Photo: Scott* via flickr
Taking no chances on the tenth anniversary of the September 11 attacks, NORAD immediately sent fighter jets to escort two commercial airliners to their destinations after passengers aboard those flights reported suspicious behaviour on their planes.Early reports of the incidents said passengers spent an unusual amount of time in the bathroom, fueling speculation that it was a couple of people trying to join the Mile High Club—speculation that was later shot down by investigators. And as Gawker reported Monday night, one of the suspects believes her only mistake was being a, “dark-skinned woman of Arab/Jewish heritage” on a plane on 9/11.
Although those mid-air scares turned out to be nothing more than nervous passengers, the U.S. still ran up a hefty tab in sending four jets into the air.
Both NORAD and the Air Force said they could not put an exact cost on those interventions; NORAD told Business Insider that such information had to come from the Air Force, while the Air Force said it had to come from NORAD. Still, its possible to put together a rough estimate based on the cost of past airborne military escorts.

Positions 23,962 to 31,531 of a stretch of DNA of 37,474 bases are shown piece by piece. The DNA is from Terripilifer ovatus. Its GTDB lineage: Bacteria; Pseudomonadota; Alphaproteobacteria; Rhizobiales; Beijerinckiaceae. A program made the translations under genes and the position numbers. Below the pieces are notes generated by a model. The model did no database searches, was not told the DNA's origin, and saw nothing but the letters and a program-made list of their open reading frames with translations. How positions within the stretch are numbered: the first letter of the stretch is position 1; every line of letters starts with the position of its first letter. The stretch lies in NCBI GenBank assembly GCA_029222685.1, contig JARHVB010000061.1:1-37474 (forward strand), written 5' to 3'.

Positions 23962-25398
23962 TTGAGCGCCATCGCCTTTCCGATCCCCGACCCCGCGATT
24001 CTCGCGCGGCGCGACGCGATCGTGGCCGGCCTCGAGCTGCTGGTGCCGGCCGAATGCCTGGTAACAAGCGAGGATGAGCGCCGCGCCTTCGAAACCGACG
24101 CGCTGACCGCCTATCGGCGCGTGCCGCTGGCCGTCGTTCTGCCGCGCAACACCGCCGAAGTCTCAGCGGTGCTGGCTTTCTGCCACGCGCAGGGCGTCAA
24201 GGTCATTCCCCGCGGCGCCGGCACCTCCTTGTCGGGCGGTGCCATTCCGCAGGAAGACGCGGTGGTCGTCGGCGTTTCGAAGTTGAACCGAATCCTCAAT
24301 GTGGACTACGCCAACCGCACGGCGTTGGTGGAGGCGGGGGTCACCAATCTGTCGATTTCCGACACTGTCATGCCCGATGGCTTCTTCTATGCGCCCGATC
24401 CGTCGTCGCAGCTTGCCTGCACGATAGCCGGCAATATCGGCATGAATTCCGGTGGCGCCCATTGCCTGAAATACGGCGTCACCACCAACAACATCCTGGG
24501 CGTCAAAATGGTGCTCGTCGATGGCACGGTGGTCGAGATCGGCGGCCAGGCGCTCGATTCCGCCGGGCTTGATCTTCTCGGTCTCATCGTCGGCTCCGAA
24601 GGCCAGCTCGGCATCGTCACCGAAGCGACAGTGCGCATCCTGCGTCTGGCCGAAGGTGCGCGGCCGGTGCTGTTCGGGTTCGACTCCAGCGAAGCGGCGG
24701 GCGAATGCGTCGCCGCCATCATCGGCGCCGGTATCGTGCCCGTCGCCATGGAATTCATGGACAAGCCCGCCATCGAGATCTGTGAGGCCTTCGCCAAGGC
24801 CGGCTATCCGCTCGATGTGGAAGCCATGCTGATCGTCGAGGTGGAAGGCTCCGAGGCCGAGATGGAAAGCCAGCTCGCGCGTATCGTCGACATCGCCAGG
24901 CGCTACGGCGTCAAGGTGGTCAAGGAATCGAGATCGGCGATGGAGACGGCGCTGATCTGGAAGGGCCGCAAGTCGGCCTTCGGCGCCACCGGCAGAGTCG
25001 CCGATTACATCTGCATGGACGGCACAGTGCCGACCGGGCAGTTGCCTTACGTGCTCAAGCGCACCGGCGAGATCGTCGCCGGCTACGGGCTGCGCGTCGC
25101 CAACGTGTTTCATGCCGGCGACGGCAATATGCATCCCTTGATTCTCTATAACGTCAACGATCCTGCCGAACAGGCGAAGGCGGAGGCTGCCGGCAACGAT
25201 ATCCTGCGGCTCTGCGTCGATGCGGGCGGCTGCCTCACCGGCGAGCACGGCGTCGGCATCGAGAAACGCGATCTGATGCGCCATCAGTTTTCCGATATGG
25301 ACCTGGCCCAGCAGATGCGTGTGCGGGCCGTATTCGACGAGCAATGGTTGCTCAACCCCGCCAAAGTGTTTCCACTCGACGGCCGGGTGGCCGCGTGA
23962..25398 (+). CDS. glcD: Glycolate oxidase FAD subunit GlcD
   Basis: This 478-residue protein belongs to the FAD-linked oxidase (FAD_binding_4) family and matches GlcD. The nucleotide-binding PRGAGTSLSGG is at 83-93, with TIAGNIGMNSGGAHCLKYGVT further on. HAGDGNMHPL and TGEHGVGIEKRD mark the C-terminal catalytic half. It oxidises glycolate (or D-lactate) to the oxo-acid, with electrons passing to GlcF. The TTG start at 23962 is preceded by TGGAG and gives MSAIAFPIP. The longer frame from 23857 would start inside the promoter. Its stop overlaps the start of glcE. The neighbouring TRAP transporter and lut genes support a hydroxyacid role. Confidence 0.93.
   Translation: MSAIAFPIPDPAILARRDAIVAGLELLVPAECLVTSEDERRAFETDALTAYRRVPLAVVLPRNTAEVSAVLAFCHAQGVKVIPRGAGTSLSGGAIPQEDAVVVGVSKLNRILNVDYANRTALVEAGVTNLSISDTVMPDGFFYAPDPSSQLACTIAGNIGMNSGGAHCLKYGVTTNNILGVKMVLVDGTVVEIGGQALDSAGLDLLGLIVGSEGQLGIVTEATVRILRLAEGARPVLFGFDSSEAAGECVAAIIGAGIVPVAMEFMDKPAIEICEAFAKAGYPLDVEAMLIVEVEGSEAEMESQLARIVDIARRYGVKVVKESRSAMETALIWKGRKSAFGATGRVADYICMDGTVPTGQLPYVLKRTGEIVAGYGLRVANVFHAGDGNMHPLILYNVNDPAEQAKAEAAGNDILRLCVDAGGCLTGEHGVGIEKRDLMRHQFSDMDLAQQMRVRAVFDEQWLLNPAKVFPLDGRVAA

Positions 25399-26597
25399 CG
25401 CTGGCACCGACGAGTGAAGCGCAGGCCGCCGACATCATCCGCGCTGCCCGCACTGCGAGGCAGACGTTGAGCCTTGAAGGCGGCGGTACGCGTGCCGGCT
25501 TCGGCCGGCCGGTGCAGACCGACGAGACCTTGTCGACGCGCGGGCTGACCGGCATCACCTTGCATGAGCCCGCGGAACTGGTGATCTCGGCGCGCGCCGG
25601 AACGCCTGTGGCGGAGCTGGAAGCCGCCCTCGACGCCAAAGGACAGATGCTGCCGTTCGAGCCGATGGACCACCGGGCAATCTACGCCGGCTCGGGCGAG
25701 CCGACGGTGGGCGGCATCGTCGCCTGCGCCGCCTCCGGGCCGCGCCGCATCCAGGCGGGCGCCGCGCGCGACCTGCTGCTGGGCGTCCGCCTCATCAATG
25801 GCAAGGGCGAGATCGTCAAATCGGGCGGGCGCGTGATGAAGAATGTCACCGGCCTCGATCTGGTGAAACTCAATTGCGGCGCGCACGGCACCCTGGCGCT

According to a Fox News story from April 2010, it costs the military $7,569 for every hour an F-16 is in the air. That figure is very close to one contained in a CBS piece from 2009 that, citing an Air Force spokeswoman, pegs the cost of keeping two F-16s aloft for 1.8 hours at $28,178, or about $7,830 per hour per jet.
It’s unclear exactly how long F-16s were in the air on Sunday, though if each of those four planes flew for just one hour, the cost would have been roughly $30,276 to $31,300. Up that fight time to an hour and a half, and the tab starts pushing $50,000.
That’s not even counting the costs incurred by the local law enforcement agents who then spent hours sorting out the situation once the planes landed.
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